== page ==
Oh the Twilight guy, right? Or Cedric Digory from Harry Potter Not anymore. Sometimes, true talent gets deservedly exceptional roles right out of the gate. Most of the time, however, one must reluctantly work a few warm-up gigs to get the roles that are of real quality. This cannot be more true for Robert Pattinson, whose warm-up ended up being the wildly popular teenage vampire sensation, Edward Cullen. Despite scathing critical reviews of the films and more so his performance, Pattinson went on to prove audiences wrong and garner a reputation for himself as the actor he wanted to be. Though the reactions seem to be mixed, lots would say he went ahead and did it. These accomplishments have brought him attention from renowned directors and producers, even landing him a role in the overly anticipated and dark re-imagining of Batman from director Matt Reeves.
Perhaps not the extraordinary, perhaps not the most aesthetically and artistically appealing actor, but Pattinson nonetheless has made his mark and he bagged the role of Batman, the iconic Twilight star is now a household name. And here are 5 of his memorable performances.
- The Lighthouse (2019)
Indeed the film is very underrated and the storytelling is subtle, something that you don’t see a lot in Hollywood. The Lighthouse garnered widespread recognition for Pattinson as a dedicated and dramatic actor. Two men both named Thomas (Willem Dafoe and Robert Pattinson) are working as lighthouse attendants on a dislocated New England island, both struggling to maintain sanity and their grasp on reality itself. Though this film is classified as horror, that is really only because of the tension created by masterful cinematography, a haunting soundtrack, and the stirring performances by the lead actors — who are virtually the only actors in the film. “Bad luck to kill a seabird!” Since the roles were both period piece Englishman and Pattinson was looking for “stuff that was really really weird and crazy,” he turned both of them down but was soon after given this script. This is exactly the script Pattinson was looking for and with his take on a Downeast Maine accent, he absolutely blew it out of the water with the collaborative help from his co-star.
- Good Time (2017)
A wildly original, exciting, and heartfelt film from the Safdie Brothers, Good Time is a slow but sure rise in tension and anxiety that keeps the viewer enthralled. Pattinson plays Connie Nikas, a selfish con man who dedicates one perilous New York night to the rescue of his brother, who has been arrested. Don’t let anything in the previous sentence make you think he’s a good guy, though, Connie is the reason that his brother has been arrested and taken into custody. And Pattinson truly made his mark and without a doubt, he made his role truly his own.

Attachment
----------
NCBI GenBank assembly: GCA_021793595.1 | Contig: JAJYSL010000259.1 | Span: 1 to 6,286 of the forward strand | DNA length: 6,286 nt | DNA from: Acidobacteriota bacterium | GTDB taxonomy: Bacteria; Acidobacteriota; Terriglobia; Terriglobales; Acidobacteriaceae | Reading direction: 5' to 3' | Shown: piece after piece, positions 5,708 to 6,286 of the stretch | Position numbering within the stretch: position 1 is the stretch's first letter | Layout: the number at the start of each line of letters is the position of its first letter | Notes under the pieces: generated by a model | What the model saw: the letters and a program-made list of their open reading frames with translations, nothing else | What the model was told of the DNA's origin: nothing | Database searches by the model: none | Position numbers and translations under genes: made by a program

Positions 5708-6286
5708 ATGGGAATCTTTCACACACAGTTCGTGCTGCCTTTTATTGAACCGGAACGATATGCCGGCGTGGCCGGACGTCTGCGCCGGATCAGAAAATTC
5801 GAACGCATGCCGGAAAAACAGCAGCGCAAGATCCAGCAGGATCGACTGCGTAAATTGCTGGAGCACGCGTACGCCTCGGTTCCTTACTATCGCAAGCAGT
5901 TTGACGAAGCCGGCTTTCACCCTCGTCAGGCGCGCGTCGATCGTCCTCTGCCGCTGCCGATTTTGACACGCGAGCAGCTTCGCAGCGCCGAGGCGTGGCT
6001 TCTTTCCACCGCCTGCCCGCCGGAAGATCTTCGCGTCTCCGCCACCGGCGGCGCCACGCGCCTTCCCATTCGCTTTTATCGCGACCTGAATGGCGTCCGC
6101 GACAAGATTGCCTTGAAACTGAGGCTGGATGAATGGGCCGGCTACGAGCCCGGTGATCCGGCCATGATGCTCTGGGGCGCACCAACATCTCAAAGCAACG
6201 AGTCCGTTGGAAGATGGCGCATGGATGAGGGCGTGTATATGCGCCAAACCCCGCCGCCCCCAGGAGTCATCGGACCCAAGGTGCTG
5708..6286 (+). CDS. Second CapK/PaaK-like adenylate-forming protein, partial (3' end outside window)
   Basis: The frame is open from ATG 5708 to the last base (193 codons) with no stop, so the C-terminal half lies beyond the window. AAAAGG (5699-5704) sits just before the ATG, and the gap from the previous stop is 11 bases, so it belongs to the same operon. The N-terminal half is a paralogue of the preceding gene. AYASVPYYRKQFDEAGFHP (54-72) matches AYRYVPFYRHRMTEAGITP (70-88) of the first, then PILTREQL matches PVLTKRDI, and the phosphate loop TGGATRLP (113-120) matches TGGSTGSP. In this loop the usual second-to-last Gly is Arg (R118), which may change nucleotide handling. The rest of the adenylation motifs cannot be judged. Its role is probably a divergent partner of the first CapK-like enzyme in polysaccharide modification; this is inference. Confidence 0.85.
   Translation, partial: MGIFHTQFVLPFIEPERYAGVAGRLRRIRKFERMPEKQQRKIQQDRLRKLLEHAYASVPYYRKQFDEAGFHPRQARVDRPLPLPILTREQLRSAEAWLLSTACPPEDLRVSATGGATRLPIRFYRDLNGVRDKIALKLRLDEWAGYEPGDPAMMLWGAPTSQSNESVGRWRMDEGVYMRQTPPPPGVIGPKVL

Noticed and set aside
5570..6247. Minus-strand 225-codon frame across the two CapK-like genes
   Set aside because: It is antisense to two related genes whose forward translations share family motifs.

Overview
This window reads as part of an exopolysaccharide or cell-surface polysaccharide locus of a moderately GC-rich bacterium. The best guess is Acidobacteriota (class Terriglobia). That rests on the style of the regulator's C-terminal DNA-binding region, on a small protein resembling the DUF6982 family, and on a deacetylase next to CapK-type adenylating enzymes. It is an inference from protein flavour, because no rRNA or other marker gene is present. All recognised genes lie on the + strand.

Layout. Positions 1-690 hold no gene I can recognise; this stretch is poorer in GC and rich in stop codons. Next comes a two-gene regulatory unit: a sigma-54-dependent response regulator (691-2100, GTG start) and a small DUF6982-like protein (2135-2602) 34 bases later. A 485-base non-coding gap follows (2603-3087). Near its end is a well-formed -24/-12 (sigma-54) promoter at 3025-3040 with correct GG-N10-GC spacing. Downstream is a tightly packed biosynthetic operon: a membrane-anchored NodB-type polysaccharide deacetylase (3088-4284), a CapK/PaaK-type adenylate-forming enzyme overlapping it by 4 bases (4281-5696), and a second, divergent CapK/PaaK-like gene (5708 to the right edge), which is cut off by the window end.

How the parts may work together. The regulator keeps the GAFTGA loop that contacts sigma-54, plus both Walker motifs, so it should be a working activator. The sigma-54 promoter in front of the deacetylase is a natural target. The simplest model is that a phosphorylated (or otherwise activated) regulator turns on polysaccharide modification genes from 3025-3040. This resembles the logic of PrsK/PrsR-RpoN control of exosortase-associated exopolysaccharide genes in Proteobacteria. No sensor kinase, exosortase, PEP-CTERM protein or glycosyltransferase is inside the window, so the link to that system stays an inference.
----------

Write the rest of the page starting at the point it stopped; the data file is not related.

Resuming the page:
- High Life (2018)
While it can be hard to follow what exactly is happening in High Life, the sci-fi concept being executed is undeniably original and visceral throughout this unsettling film. Pattinson is Monte, a member of a death row space crew that has been assigned to investigate a black hole at the edge of the solar system. Unaware of their true mission, the crew is subject to human fertility experimentation by a witchy and eerie doctor named Dibs (Juliette Binoche) who drugs them to safely conduct her trials. Most of this is summarized in flashbacks as Monte raises his daughter completely alone, hoping that the ship’s power holds up. The range of human emotion that comes out of Pattinson in this film is precise and masterful, as he transforms into slightly different characters as the film progresses.
- Harry Potter and the Goblet of Fire (2005)
Just once I’ll let my personal opinion cloud my judgment. You’d be lying if you say that Cedric didn’t make an impact. Cedric Diggory in Harry Potter and the Goblet of Fire. In the midst of the immensely better book-to-film series, the Goblet of Fire is the Harry Potter movie where multiple other witchy/wizardry schools come together to compete in the Triwizard Tournament. Cedric Diggory is the dreamy, charming, intelligent student that this tournament needs, although some superfans might argue that house Hufflepuff has no place in such an event.
Before Pattinson started taking on accent/dialect-heavy roles, he basically portrayed a version of himself that can do magic. Not that it’s a bad thing. In fact, this opportunity for Pattinson was a key step in securing his acting future, establishing that he can be a teenage heartthrob and has the dramatic acting chops to back it up.
- The King (2019)
In a more recent and minor role, Pattinson got a chance to branch out and test his acting talents in a few different ways. In what is a somber and well-told tale of the ascent to power of Henry V (Timothée Chalamet), Pattinson plays opposite him as the French Prince and psychopath The Dauphin. Though he doesn’t arrive in the film until later, his appearance is fresh and engaging